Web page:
Look at these statements from headline articles in the La Porte Argus in August, 1922. Terminology,
capitalization, and what makes headline news can be different. Yet accidents, business, crime, and
war still make headlines. Want to read the whole article? It’s on microfilm in the Indiana Room at the
Main Library. Staff will be glad to help you access it.
Arsenic in fatal quantities is discovered in the crust of huckleberry pie served in a Broadway
restaurant in New York. So far two deaths and 60 illnesses have been reported.
Five thousand people are expected at the annual county Sunday school picnic at Fox park. It will
be a frolic typical of those held in by gone days.
The entire army of Ford motor company employees will be thrown out of work unless there are
new coal shipments within 14 days.
La Porte telephone officials discuss the “evil of the telephone service,” overtime conversations.
The limit at present is five minutes.
A thief or thieves enter a woman’s home on Lincolnway East using a skeleton key and get away
with jewelry valued at more than $500.
Dr. Albert Einstein, founder of the theory of relativity, has been warned that he might be the
target of attack, but he has not fled Germany as reported. Instead he has ignored the warning.
The inter-city picnic Kiwanis picnic will have races, including those for ladies and children; tug-
of-war volleyball; horseshoe pitching; everyone in the water at 5 o’clock; and an ending dance.
Severo, the crystal gazer, will answer all questions at the Lake View Casino, Michigan City.
Official La Porte went on a picnic today. Mayor Sallwasser and all of his official family motored
to Fish lake where the day was spent in fishing, eating, etc.
Harold F. McCormick, multi-millionaire farm implement manufacturer of Chicago, and Madame
Ganna Walska, beautiful Polish grand opera singer, marry in Paris this morning.
There were over 200 applicants for the position of high school principal in La Porte. In all
probability, W. G. Ludlow, instructor of mathematics in La Porte, will be appointed.
La Porte has been asked to supply five tons of old clothing for Armenians in the drive instituted
by the Near East Relief.
The coal strike in Indiana will end. Bituminous fields in six states are expected to resume
operations in a few days.
The number of women inmates in the county jail increases to 21, nearly all of whom were
arrested in the raid of the tenderloin district in the harbor city.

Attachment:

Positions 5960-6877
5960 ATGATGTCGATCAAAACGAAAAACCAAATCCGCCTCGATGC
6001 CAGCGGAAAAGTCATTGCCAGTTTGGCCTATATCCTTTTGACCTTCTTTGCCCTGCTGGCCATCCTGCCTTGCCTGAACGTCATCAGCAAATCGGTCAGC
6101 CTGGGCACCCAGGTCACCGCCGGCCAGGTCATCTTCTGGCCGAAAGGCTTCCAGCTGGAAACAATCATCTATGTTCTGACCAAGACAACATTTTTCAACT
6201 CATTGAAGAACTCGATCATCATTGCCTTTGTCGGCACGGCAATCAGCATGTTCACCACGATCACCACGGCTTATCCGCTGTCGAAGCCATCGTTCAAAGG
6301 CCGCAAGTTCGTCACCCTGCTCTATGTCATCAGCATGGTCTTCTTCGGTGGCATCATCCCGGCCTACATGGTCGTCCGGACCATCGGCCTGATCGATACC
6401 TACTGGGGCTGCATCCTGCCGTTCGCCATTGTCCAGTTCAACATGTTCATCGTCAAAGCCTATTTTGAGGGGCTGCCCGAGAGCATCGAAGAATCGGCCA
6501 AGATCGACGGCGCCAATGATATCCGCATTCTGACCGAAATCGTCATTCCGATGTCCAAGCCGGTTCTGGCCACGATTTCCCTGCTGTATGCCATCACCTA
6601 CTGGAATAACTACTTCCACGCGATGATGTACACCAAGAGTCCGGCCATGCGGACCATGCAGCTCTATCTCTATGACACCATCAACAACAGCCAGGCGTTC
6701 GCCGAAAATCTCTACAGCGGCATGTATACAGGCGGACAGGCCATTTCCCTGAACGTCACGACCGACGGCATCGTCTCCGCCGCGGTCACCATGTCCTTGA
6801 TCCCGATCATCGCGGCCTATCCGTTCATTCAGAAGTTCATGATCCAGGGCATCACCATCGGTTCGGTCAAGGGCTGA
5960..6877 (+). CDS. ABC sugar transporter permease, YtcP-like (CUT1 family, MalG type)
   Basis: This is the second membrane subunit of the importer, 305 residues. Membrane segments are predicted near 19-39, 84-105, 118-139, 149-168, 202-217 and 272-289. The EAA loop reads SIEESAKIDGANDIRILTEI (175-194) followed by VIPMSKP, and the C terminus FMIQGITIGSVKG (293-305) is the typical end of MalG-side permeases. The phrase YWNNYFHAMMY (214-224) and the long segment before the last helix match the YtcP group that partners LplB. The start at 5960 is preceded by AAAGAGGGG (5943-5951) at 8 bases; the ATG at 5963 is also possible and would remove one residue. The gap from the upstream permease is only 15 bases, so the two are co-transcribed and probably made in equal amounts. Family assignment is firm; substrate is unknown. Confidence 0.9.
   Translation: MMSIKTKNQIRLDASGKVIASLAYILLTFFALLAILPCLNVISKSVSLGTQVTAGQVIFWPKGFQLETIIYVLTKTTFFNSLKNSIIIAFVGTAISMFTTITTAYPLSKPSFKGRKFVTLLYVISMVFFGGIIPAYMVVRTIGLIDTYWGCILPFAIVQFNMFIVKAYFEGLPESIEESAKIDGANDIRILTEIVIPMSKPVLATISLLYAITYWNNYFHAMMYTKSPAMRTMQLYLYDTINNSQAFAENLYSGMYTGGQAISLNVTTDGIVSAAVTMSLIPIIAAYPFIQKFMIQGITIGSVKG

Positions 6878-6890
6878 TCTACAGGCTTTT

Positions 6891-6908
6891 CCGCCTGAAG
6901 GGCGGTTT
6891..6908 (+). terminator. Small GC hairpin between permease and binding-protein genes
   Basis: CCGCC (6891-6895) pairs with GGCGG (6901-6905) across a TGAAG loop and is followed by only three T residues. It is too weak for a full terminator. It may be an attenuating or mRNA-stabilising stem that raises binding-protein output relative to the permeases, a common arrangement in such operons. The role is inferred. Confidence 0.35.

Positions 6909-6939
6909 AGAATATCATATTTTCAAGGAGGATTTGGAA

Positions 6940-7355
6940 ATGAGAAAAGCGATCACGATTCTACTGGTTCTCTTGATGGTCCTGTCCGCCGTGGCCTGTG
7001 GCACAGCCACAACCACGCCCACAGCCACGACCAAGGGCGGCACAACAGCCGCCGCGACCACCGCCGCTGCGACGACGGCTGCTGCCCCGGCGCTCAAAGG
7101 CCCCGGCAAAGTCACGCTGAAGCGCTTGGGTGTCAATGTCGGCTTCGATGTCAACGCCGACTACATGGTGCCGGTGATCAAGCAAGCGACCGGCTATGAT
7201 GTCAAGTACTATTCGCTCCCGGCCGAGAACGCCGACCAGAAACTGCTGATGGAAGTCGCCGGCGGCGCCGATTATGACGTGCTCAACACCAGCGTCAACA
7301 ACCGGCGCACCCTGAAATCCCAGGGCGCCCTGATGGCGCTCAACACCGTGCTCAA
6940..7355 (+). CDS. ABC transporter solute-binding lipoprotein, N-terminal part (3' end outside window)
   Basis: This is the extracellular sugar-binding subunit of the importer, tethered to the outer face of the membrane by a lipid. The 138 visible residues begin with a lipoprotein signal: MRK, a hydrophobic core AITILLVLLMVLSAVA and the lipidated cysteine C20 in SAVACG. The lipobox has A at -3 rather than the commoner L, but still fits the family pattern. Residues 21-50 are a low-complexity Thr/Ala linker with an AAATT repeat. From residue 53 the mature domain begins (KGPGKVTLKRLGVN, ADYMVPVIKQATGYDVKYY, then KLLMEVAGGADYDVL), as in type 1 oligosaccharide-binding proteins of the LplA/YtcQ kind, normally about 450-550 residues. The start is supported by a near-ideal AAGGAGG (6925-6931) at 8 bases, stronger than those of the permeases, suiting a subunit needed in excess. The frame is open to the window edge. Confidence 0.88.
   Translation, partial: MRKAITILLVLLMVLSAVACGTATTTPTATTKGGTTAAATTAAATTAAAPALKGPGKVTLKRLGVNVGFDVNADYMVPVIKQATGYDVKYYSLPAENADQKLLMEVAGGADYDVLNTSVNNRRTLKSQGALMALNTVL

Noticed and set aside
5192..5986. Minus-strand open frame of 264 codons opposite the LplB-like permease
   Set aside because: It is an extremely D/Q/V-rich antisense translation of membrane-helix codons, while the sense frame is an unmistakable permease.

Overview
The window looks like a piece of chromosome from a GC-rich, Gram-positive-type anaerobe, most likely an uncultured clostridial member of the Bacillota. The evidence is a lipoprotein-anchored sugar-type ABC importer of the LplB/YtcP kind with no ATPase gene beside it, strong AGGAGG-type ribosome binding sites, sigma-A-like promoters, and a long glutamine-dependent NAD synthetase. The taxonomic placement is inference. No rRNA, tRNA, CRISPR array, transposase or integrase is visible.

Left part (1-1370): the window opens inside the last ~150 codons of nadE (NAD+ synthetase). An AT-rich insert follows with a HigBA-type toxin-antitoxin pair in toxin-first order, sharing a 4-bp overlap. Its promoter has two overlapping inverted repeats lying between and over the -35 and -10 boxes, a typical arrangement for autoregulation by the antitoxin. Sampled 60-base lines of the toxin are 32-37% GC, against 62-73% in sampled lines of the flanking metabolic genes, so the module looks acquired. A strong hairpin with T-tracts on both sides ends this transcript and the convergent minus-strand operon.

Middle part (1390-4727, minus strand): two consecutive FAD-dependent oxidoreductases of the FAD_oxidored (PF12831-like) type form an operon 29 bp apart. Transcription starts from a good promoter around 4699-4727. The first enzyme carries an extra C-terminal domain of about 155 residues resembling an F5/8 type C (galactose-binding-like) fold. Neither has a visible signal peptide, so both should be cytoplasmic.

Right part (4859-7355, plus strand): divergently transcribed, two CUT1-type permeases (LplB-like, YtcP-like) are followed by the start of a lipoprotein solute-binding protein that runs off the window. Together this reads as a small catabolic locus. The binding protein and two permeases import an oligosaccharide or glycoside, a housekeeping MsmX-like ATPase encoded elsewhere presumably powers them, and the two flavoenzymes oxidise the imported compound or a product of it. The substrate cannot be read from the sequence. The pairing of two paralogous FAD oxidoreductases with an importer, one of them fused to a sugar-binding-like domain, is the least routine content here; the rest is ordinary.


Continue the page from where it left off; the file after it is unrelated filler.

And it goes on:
The 20 women who were arrested in a raid on the famous Snarltown section at Michigan City are
released from the county jail after serving a sentence of 10 days for their prostitution conviction.
Dwight F. Davis, donor of the world famous tennis cup for which nations have fought on chalked
courts, will soon act as referee at the finals matches.
Nine hundred delegates to the American Pharmeutical association declare that “whiskey is a
recognized medicinal agent” and vote down a proposal to have liquor taken from drug stores.
Louis Schumm, Sr., one of La Porte’s pioneers and first citizens, dies. He died in the home on B
street in which he had lived for more than 50 years.
Perhaps the most unusual situation existing in any township in the county exists in the Union
township high school, where there are 24 girls enrolled and only two boys.
The gates of the city will be thrown open to 8,000 visitors, residents of La Porte and neighboring
counties, who will assemble at Fox Memorial park for La Porte County Farm bureau activities.
A 19-year-old man was probably fatally wounded in a gun battle with Michigan City policemen.
The man is charged with stealing a suitcase.
The People’s Trust & Savings bank will celebrate its ten years of successful business. The
Lincolnway institution will have an open house on Saturday from 9 a. m. to 3 p. m.
Headed by an unmasked leader on horseback, 500 members of the Ku Klux Klan in full regalia
paraded through the downtown streets of Muncie, Indiana last night.
There is little hope of saving 48 miners trapped in a burning gold mine in California.
Several thousand rural students assemble at their respective schools in preparation for the
commencement of actual school work on Tuesday, September 5.
There was a big crowd at opening day of the county fair. The weather was ideal.
Over 5,000 persons pass through the main gate at the fair by noon today. It is predicted that by
nightfall 15,000 will have paid their admission to the 70th annual exhibition.